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The valley of death - Spanish Town ranked most dangerous place to live

Published:Tuesday | August 17, 2010 | 12:00 AM

Arthur Hall, Senior Staff Reporter

THE FATAL shooting of eight persons in Tredegar Park, St Catherine, last Friday has helped ensure that the most dangerous place to live in Jamaica is Spanish Town and its environs.

This year's latest crime statistics from the police show 138 murders in Spanish Town and its neighbouring communities up to Sunday.

This represents a 47 per cent increase in the number of murders recorded in the St Catherine North Police Division when compared with the corresponding period last year.

Spanish Town and its environs also rank high on the list in terms of the numbers of robberies, break-ins and other major crimes.

Early warnings

According to the latest official figures, the St Catherine North Police Division has overtaken St James and St Andrew South, which have traditionally been the areas with the most murders in the island.

"I had warned that this would happen many years ago," former mayor of Spanish Town, Dr Raymoth Notice, told The Gleaner yesterday.

"From as far back as 2007, I have spoken to all the ministers of national security and at least two police commissioners and warned them that Spanish Town would explode," added Notice.

He said while the police have been correct in blaming the killings on the two notorious gangs operating out of Spanish Town, Clansman and One Order, there is a political underline that cannot be ignored.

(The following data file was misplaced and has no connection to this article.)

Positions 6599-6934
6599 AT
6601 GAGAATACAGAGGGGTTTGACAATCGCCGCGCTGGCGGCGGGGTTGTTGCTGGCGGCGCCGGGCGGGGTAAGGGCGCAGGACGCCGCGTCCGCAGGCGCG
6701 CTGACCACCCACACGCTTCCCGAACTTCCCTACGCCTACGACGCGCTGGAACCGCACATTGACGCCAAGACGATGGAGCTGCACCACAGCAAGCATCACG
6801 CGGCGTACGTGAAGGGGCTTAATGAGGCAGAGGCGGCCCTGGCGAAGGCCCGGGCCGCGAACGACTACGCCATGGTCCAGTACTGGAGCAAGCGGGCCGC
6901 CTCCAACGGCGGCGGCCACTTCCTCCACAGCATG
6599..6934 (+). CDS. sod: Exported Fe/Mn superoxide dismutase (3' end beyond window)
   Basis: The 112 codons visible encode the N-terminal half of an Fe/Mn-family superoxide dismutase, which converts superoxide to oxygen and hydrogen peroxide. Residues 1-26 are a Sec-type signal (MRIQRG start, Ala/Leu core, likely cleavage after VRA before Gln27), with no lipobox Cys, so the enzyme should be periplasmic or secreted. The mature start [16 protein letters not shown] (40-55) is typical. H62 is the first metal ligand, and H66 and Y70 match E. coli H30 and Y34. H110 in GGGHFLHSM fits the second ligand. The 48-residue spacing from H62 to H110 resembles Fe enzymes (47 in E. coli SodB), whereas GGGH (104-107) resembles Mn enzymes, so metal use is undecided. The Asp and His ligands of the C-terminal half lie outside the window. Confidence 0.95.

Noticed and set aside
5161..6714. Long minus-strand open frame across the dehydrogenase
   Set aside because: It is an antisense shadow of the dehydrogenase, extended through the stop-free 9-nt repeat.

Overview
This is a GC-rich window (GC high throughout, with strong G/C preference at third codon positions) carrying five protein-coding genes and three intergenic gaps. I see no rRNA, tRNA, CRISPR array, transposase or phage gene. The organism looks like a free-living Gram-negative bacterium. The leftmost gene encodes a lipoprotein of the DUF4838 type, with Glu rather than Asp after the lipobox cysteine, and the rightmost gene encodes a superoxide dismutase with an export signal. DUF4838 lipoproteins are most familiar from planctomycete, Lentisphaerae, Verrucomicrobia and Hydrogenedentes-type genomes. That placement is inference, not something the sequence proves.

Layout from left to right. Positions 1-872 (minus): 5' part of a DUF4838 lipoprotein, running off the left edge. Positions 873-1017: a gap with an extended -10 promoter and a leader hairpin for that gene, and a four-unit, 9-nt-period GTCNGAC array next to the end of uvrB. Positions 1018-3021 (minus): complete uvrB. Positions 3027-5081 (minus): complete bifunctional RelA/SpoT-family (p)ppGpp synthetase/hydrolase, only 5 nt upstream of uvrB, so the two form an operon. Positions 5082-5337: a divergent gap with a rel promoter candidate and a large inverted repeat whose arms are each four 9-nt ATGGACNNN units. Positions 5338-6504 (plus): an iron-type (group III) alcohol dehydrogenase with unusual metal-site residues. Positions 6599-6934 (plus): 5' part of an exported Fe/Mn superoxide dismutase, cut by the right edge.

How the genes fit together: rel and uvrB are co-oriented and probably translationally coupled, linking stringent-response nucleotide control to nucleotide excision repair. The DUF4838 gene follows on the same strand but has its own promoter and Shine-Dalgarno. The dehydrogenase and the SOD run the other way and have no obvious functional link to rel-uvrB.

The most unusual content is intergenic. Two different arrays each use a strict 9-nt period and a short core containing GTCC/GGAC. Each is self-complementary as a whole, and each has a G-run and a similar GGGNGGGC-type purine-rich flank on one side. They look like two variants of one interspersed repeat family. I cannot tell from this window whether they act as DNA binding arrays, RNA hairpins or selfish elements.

Security slow to act

"I blame the security ministry, I blame the political representatives and I blame the police who have not been proactive enough," said an obviously angry Notice, who represents the Bog Walk division on the St Catherine Parish Council.

"What happened in Tredegar Park last week was not surprising because everybody on the ground saw it coming and the police did nothing to prevent it."

He was supported by Bishop Rowan Edwards, head of the Spanish Town Ministers' Fraternal, who argued that the decision to end the state of emergency was wrong and one which the country is now paying for.

"We had a good programme going with the state of emergency and we ended it. Why would we have ended something that led to a 38 per cent decline in crime?" Edwards lamented.

He said the Church would be visiting Tredegar Park tomorrow to meet with the families and friends of the victims as part of a wider crusade which will stretch across the island.

"We will be saying to Jamaica that no longer will we sit back and allow persons to destroy this country. We want everyone to speak out, Christians and non-Christians," added Edwards.

He said the Church will be visiting all the major towns islandwide as part of its crusade which will be launched next month.

Among the areas to get special attention from the Church is St James, where the official figures show that 129 persons have been murdered so far this year, while 115 homicides were committed in St Andrew South, which includes the violence-prone communities of Waterhouse, Drewsland, Seaview Gardens, sections of Maxfield Avenue and several others.

Clarendon is also among the killing fields of Jamaica with 103 murders so far this year.

The safest parish, using the murder numbers, is Portland, where six persons have been killed so far this year.

This represents a 60 per cent drop when compared with the corresponding period last year.

Also relatively safe is St Elizabeth with 11 murders, and Hanover, with 14 killings.

Overall, the murder figures so far this year reflect a five per cent decline over last year, with 956 killings down from 1,003 in 2009.

August has been particularly good so far, with 38 killings in the first 15 days, down from 80 for the corresponding period last year.

This represents just more than a 50 per cent decline and continues the trend which has been evident since June when the figures have been moving down.